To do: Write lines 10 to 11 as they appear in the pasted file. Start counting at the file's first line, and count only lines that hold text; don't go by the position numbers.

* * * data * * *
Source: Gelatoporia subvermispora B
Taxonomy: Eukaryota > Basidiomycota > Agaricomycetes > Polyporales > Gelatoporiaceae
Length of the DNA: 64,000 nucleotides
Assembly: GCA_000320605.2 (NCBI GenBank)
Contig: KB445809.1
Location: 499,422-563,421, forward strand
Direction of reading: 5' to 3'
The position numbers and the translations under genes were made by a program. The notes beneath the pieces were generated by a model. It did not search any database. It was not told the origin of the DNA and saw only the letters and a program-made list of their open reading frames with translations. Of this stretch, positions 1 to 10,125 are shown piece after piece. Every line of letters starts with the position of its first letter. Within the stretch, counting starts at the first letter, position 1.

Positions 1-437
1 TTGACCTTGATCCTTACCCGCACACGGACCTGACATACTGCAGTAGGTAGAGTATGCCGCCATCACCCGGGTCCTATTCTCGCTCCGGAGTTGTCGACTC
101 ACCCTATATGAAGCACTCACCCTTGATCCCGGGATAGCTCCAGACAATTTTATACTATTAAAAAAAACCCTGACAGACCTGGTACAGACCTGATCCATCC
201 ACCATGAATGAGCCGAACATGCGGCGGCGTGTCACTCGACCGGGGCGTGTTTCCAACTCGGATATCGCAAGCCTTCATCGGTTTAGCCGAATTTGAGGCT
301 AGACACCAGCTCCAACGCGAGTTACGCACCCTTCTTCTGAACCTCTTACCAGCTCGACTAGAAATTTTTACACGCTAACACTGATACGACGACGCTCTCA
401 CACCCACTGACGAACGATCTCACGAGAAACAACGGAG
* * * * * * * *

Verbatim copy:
1 TTGACCTTGATCCTTACCCGCACACGGACCTGACATACTGCAGTAGGTAGAGTATGCCGCCATCACCCGGGTCCTATTCTCGCTCCGGAGTTGTCGACTC
101 ACCCTATATGAAGCACTCACCCTTGATCCCGGGATAGCTCCAGACAATTTTATACTATTAAAAAAAACCCTGACAGACCTGGTACAGACCTGATCCATCC